I was not disappointed. The recipe calls for fresh Medjool dates, raw cashews, and a little bit of maple syrup, vanilla and sea salt. You soak the dates and cashews (separately) for 2-3 hours and then throw everything into a blender or Vita-Mix and presto – a delicious vegan, gluten-free dip that smells like cookies and tastes like caramel!

I sampled the dip with locally grown Bellewood Acres Jonagold apples – they are slightly tart and very crisp – a perfect complement to a locally created recipe! FYI – they give farm tours at Bellewood September 1st – December 31st between 10am-6pm. I spoke with a customer who just went out there with her kids and she said that they had a lot of fun, and so did she!

photo honeycrisp apples raw caramel dip

Raw Caramel Dip © 2010 Sassy Sampler




  • 1 c raw cashews *
  • 1 c medjool dates, pitted (about 8-10 dates)
  • 1/4 c maple syrup
  • 2 t vanilla
  • Pinch of sea salt
  • Date soaking water as needed

* cashews are technically not raw because they are heated to remove the shell.


  1. Place the cashews into a small bowl and cover with water.  Let soak at room temperature for 2 to 3 hours.
  2. Place the pitted dates into a separate small bowl and cover with water.  Let soak for 2 to 3 hours.
  3. Drain and rinse the cashews, then place them into a blender or a Vita-Mix, along with the drained dates (save the date soaking water).
  4. Add the maple syrup, vanilla, and salt.
  5. Add about 6—8 T of the date water and blend all ingredients until ultra smooth, scraping down the sides if needed.
  6. Scoop into small bowls and serve with sliced, fresh apples.

Raw Caramel Dip PDF

Tom Malterre and Ali Segersten wrote the Whole Life Nutrition cookbook.  Tom is the Co-op’s nutritionist — you can find him twice a month at the Co-op. Check the most recent Co-op newsletter for dates/times.  He will be here to answer your questions about healthy eating, nutrition, and diets.  We are lucky to have them so accessible – a customer told me today that she learned about Tom and Ali while she was living in Arizona and followed her blog, and was so excited when she moved here and found out they were local!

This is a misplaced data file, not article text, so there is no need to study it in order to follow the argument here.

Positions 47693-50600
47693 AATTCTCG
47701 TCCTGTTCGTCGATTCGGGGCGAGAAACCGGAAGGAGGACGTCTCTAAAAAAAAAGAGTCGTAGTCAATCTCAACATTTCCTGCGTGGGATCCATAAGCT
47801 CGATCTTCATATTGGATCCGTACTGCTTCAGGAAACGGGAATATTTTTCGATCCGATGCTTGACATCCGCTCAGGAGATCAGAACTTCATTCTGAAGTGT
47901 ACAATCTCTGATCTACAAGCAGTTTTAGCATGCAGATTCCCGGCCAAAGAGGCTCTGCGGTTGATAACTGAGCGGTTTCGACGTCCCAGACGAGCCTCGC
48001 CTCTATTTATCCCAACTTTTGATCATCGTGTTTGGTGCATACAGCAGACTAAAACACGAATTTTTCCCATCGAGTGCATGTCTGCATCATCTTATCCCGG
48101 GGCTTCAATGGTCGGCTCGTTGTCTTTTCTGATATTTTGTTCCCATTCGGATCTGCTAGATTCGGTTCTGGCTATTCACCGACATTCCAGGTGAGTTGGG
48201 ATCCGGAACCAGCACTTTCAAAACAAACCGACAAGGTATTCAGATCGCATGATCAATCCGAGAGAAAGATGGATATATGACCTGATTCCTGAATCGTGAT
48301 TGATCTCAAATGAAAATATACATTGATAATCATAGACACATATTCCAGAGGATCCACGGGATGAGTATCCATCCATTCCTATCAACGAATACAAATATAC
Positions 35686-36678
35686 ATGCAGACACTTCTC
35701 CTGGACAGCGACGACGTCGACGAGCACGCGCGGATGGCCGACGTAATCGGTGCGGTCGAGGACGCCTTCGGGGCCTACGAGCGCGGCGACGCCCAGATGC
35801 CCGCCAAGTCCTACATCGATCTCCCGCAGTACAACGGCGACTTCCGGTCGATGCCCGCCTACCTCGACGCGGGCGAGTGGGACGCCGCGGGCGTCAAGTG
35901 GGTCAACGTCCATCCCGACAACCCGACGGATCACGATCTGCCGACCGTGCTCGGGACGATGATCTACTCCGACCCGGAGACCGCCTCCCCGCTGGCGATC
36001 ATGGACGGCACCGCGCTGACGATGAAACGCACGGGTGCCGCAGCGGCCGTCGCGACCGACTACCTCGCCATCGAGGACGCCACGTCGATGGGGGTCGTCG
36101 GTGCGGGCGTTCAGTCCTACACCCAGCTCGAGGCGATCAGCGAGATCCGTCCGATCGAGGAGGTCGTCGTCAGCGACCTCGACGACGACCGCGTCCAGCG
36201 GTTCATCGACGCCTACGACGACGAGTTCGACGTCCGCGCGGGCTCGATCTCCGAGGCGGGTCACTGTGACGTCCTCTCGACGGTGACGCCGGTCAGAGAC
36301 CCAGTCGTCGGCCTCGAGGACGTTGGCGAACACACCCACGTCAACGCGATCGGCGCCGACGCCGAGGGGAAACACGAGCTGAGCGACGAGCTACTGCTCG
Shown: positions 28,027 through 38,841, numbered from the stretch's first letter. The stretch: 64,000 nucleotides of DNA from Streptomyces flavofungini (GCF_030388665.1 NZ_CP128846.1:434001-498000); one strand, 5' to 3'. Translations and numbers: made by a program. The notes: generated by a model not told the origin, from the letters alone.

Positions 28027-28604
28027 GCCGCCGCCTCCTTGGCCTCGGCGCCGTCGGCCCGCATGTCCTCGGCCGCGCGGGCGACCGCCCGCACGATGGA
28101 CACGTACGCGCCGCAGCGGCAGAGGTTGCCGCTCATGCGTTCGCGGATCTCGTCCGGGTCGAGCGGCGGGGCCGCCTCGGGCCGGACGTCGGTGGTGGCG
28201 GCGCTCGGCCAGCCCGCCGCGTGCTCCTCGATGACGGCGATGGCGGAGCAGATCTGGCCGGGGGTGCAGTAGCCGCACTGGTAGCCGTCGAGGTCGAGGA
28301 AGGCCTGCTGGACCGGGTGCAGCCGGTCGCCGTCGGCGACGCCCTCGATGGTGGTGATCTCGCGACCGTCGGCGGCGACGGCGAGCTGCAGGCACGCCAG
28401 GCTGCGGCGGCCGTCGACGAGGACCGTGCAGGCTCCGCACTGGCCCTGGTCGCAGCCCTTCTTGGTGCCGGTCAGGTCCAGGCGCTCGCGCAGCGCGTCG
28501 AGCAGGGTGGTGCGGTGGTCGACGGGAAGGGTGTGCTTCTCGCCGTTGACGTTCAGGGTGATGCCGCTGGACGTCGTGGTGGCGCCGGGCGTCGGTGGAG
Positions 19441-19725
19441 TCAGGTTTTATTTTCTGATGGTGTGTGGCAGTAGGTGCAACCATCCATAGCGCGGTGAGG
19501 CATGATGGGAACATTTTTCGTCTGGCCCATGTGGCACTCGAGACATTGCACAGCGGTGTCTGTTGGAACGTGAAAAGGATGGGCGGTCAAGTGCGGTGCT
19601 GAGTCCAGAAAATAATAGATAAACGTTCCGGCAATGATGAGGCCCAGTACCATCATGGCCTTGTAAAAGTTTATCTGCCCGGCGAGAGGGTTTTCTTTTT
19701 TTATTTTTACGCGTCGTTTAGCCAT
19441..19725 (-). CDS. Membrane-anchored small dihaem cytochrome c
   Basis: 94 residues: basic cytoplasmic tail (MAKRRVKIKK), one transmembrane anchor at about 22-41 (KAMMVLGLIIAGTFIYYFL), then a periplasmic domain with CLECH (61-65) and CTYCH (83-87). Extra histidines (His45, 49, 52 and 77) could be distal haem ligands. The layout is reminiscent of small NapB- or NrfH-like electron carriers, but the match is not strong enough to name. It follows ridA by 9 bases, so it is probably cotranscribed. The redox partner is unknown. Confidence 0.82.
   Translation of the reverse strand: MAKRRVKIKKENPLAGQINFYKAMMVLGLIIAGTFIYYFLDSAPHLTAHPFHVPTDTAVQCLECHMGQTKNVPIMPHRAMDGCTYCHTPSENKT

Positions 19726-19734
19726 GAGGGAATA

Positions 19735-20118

Alissa Segersten received her Bachelor’s of Science from Bastyr University in Kenmore, Washington. She is the previous owner of a Personal Chef business in Seattle, Washington that successfully addressed the health and lifestyle needs of many families with her delicious, healthy cooking. She is currently a cooking instructor and author of the food blog http://www.nourishingmeals.com, empowering people with cooking skills and knowledge of whole foods so that they may reconnect with the pleasure in eating delicious, nourishing food.

Tom Malterre received both his Bachelor’s and Master’s of Science in Nutrition from Bastyr University and is licensed by the state of Washington as a Certified Nutritionist. Tom travels throughout the United States and Canada lecturing at conferences on topics such as Vitamin D, Gluten Intolerance, and Digestive Health. He empowers people through classes, seminars, and private counseling with his insight and depth of knowledge on the biochemical interactions within our body and their relationship to our diet .

Guacamole Picosa

Last week one of my co-workers told me about a recipe that I thought would be an interesting thing to sample – guacamole made with unripe, hard avocados.  Who would think such a thing was possible, and edible, right?  The recipe came from Ciao Thyme, and they know what they are doing, so I contacted them to see if I could give out their recipe (they obviously said yes!).